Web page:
Reverend Samuel MarsdenPrint Page
White marble tablet, erected in 1938 by the citizens of St Marys at Mamre which was once his country estate, commemorates his services to the wool industry.
Marsden as well as being an Anglican chaplain in New South Wales between 1794 and 1836, was appointed a magistrate in the Parramatta district by Governor Hunter in 1795. It was during his time as a magistrate that the Reverend Samuel Marsden became known by his peers as the "flogging parson". Marsden`s desire to punish sinners severely was aimed at being a deterrent from further crime. The Reverend Samuel Marsden stressed the benefits of an individual`s own efforts and energetic work habits.
He laboured tirelessly, not only at delivering his sermons, but also in trying to encourage convicts to work hard and take personal responsibility for their behaviour (that is their crimes). Over a period of years he was granted, and also bought, a considerable amount of land. He and his convict labourers worked hard to raise sheep which produced quality wool. His farms brought financial security for his large family and a degree of social acceptability, that he probably could not have achieved in England. It also funded the ministries he initiated.
Admirers of Rev. Samuel Marsden, pioneer sheepbreeder, clergyman, and magistrate, will be interested to learn that a cairn will be unveiled opposite his former country home, Mamre, near St. Marys, on the afternoon of 14th May, states Mr. Eric Ramsden. A similar cairn will be unveiled on the same day to the memory of Blaxland, Wentworth, Lawson, and the men who attended them on their historic trip across the Blue Mountains, in honor of the 155th anniversary of that event. Apart from recording the centenary of Marsden's death, which will fall on 12th May, the Mamre cairn will draw attention to the fact that the spacious old farmhouse, (though in bad repair) still stands on what is believed to be the first grant in that district (1804). It will pay tribute to Marsden's remarkable services to the wool industry of this country. Funds are required for these cairns, and, possibly, descendants of the men to be honored may care to contribute towards them. Mr. J. Mudie, St. Marys School, will be pleased to acknowledge contributions. Mamre has many historic associations. It was there that Marsden took the sons of Maori chiefs to be instructed in agriculture. At Mamre he made some of the experiments that subsequently played such an important port in the development of the wool industry. On his death, the estate, which was then regarded as a model for New South Wales, passed to his son, Charles Simeon Marsden. There are still Marsden descendants in the district, though the broad acres of Mamre have long since passed into other hands.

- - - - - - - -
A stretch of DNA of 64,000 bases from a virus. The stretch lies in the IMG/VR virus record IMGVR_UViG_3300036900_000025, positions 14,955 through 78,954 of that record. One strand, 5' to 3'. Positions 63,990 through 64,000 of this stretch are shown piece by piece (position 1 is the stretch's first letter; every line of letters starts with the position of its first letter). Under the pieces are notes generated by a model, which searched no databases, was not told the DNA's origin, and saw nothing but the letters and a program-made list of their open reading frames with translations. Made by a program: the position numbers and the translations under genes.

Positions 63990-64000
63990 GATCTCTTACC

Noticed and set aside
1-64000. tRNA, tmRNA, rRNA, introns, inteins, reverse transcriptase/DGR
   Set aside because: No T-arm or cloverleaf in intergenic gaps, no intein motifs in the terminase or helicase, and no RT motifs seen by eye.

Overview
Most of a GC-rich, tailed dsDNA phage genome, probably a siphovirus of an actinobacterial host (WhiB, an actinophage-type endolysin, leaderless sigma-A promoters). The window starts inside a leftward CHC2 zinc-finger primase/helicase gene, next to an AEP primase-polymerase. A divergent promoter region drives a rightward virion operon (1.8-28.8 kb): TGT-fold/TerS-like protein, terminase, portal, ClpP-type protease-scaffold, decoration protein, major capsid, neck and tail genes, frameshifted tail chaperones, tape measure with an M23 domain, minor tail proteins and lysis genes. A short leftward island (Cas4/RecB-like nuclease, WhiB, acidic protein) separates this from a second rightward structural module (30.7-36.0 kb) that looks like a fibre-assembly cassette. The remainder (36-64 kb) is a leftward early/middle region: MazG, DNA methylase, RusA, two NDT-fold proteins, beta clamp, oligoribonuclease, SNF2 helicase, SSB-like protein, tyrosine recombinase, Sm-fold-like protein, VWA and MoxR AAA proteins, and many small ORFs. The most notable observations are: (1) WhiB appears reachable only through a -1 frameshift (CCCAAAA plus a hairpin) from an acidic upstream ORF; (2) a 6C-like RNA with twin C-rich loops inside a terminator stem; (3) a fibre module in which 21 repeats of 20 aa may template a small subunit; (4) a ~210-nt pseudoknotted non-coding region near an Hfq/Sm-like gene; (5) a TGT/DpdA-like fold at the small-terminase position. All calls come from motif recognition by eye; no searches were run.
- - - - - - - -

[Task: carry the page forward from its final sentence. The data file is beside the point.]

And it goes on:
Farmer and Settler (Sydney), 5 May 1938.
|Address:||Mamre Road, Mamre Homestead, St Marys, 2760|
|GPS Coordinates:||Lat: -33.789809|
Note: GPS Coordinates are approximate.
|Actual Monument Dedication Date:||Saturday 14th May, 1938|
In This Vicinity Is "Mamre",
Once The Country Estate
Of The REV. SAMUEL MARSDEN.
Missioner, Magistrate And Farmer,
Who Died At Windsor, May 12, 1838.
Erected To Commemorate His Services
To The Wool Industry.
"Citizens Of St. Marys. 1938."